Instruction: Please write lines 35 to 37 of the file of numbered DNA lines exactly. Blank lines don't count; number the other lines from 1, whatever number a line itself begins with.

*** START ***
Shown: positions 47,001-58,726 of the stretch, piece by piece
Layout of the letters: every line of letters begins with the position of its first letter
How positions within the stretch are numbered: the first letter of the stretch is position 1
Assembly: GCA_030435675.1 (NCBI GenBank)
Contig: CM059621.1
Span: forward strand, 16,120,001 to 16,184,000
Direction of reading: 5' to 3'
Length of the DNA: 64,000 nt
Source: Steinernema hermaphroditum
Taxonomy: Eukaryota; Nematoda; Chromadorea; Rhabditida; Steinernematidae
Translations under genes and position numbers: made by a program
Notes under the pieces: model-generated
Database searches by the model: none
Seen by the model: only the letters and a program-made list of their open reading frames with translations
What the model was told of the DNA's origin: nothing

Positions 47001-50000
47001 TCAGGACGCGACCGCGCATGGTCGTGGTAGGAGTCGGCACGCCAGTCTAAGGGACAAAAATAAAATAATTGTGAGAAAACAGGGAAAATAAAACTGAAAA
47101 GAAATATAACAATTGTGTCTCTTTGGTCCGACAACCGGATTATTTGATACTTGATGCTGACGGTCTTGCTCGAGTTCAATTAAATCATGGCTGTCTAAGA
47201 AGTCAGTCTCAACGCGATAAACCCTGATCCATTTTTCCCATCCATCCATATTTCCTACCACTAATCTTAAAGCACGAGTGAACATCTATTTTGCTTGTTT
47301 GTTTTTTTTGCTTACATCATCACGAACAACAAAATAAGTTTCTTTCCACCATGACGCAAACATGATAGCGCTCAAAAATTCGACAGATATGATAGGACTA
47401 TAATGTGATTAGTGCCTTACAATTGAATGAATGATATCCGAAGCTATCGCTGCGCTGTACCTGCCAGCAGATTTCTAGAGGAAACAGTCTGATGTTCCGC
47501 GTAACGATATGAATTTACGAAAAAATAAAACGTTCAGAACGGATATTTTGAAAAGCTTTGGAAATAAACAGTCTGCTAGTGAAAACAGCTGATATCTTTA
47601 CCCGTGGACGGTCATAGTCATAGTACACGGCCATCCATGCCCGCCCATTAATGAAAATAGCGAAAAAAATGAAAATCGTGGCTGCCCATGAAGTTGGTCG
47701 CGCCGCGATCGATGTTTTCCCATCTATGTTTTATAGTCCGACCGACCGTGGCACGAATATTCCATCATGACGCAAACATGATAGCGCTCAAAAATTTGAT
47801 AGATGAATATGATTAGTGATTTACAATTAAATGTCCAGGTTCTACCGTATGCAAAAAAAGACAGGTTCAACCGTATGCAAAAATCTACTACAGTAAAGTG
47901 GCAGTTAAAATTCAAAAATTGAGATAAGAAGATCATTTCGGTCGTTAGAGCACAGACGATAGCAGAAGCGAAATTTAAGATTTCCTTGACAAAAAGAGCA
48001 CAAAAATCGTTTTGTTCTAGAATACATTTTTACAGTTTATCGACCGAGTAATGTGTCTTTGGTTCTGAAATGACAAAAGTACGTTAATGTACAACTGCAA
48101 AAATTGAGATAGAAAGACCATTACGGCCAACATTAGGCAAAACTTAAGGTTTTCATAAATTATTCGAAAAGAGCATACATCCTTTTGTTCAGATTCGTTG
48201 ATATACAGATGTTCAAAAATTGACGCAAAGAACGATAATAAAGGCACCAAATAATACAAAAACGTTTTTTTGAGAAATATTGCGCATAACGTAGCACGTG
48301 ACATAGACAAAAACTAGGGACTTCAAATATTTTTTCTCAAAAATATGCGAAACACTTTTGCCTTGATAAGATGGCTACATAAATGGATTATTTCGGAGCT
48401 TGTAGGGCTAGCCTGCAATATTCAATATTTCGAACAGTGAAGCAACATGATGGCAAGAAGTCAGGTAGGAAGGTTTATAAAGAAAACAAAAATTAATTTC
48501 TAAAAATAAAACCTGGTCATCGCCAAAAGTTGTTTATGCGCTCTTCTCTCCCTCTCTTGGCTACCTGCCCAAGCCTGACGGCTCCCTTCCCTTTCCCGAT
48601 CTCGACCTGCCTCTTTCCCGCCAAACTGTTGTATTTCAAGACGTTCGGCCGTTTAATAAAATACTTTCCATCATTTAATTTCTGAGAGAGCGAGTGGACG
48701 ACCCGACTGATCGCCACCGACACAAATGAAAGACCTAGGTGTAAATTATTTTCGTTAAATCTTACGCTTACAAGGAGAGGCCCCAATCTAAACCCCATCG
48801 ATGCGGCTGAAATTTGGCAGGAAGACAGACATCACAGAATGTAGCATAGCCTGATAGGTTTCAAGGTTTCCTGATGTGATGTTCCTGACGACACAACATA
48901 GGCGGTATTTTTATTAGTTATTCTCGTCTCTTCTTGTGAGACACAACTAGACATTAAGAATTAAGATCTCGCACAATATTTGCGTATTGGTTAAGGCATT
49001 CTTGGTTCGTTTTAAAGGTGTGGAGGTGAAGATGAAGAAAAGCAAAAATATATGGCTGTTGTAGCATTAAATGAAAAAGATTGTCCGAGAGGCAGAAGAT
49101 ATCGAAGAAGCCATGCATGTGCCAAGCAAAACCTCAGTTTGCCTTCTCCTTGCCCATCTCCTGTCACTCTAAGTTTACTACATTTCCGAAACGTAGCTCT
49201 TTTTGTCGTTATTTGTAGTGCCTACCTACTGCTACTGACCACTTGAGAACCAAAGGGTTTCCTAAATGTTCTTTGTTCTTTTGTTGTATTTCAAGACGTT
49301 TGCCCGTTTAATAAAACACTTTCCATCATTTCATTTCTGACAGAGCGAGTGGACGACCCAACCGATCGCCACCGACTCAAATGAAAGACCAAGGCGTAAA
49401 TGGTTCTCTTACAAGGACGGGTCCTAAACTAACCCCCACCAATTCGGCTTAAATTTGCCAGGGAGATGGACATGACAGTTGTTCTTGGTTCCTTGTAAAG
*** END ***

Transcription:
48801 ATGCGGCTGAAATTTGGCAGGAAGACAGACATCACAGAATGTAGCATAGCCTGATAGGTTTCAAGGTTTCCTGATGTGATGTTCCTGACGACACAACATA
48901 GGCGGTATTTTTATTAGTTATTCTCGTCTCTTCTTGTGAGACACAACTAGACATTAAGAATTAAGATCTCGCACAATATTTGCGTATTGGTTAAGGCATT
49001 CTTGGTTCGTTTTAAAGGTGTGGAGGTGAAGATGAAGAAAAGCAAAAATATATGGCTGTTGTAGCATTAAATGAAAAAGATTGTCCGAGAGGCAGAAGAT